Steep drop in business investment bad news for Canadians
In recent years, economists have warned of Canada’s weak business investment, particularly compared to the United States. Business investment provides workers with the tools and new technologies to produce more and better goods and services. And as firms become more efficient, improve productivity and increase profits, they’re able to pay higher wages, which means business investment is a key factor for higher incomes and living standards. So weak business investment is bad news for Canadians and should raise alarm bells for policymakers.
A new study published by the Fraser Institute assessed per-worker business investment, which includes spending on equipment, machinery, factories and new technologies (but excludes residential homebuilding) and found that from 2014 to 2021 (the latest year of available data), business investment per worker in Canada (adjusted for inflation) declined by 20.0 per cent, from $18,363 to $14,687.
Compared to the United States, our performance was even worse. During that same time period (2014 to 2021) in the U.S., business investment per worker (adjusted for inflation, in Canadian dollars) increased by 14.6 per cent, from $23,333 to $26,751.
Put differently, businesses in Canada went from investing approximately 79 cents per worker (for every dollar invested in the U.S.) in 2014 to only 55 cents in 2021.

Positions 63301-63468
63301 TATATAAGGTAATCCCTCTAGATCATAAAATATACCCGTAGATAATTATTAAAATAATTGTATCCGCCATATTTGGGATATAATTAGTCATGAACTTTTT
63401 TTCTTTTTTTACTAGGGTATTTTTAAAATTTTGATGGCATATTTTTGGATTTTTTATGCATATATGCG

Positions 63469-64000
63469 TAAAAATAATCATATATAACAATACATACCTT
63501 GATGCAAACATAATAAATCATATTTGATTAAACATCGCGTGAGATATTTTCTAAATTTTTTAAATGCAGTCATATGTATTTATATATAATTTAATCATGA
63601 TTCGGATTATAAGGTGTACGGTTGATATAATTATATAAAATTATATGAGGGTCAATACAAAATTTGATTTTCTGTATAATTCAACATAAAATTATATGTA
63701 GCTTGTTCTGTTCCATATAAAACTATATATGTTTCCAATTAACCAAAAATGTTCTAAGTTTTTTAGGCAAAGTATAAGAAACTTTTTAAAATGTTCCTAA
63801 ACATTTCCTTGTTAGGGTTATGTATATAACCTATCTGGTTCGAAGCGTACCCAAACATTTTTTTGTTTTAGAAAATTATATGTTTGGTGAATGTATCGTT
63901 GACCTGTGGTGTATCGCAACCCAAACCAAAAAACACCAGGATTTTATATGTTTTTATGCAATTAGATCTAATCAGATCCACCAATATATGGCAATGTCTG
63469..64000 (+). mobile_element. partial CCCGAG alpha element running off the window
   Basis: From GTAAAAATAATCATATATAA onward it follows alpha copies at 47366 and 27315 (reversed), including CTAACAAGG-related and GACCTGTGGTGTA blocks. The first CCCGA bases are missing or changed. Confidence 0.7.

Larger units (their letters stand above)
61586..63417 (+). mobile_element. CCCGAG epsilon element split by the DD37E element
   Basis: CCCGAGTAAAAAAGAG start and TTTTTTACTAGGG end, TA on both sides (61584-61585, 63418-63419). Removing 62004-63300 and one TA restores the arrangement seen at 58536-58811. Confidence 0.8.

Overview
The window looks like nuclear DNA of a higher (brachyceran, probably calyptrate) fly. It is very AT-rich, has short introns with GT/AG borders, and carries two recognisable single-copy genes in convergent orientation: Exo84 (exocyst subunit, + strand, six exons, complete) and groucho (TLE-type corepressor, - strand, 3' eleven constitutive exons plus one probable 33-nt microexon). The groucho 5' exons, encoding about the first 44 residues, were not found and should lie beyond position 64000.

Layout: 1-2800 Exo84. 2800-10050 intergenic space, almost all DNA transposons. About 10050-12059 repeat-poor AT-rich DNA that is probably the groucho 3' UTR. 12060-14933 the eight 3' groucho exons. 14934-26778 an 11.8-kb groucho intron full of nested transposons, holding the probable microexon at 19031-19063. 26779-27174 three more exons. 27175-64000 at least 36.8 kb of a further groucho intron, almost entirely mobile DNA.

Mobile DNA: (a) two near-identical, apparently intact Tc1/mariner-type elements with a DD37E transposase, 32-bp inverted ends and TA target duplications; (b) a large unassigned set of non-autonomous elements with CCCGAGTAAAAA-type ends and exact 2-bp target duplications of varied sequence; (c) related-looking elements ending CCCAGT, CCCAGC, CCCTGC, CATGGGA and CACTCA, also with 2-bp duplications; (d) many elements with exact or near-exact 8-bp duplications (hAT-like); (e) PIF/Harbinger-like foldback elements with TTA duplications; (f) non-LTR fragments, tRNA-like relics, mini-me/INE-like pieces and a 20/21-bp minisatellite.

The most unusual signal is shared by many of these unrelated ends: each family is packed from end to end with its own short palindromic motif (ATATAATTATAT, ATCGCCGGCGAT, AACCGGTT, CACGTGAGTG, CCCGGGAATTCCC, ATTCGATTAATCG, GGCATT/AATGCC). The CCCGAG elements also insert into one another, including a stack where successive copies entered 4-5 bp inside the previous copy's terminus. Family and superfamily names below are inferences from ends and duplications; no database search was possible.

Why the steep decline?
The energy sector comprises a larger share of the Canadian economy than in the U.S., and after the oil-price collapse in 2014, oil and gas investment did not fully recover in Canada as it did for our southern neighbour. In large part, this is due to an increase in regulatory constraints, policy uncertainty and an unfavourable business environment for energy development in Canada.
However, declines in the energy sector do not solely explain Canada’s faltering business investment. As many analysts have indicated, the federal government’s recent tax and regulatory policies have helped spur an overall flight of investment capital from Canada. For instance, according to one analysis, roughly two-thirds of Canada’s 15 main industries experienced declines in business investment from 2014 to 2017 including wholesale trade, accommodation and food services, utilities, professional services, and manufacturing, while nearly half (seven of 15) saw a decline in investment from 2014 to 2019. It's also worth nothing that these declines predated the pandemic, which only exacerbated an existing problem.
Finally, weak business investment should be of urgent concern because Canada’s recent overall economic performance has been relatively poor in historical terms, particularly when measured on a per-worker basis. According to OECD forecasts, Canada will record the worst economic growth among advanced countries from 2030 to 2060. In light of this gloomy economic outlook, and because Canadian prosperity depends in large part on the strength of business investment, policymakers should enact policy reforms to make Canada a more attractive place to invest and do business.
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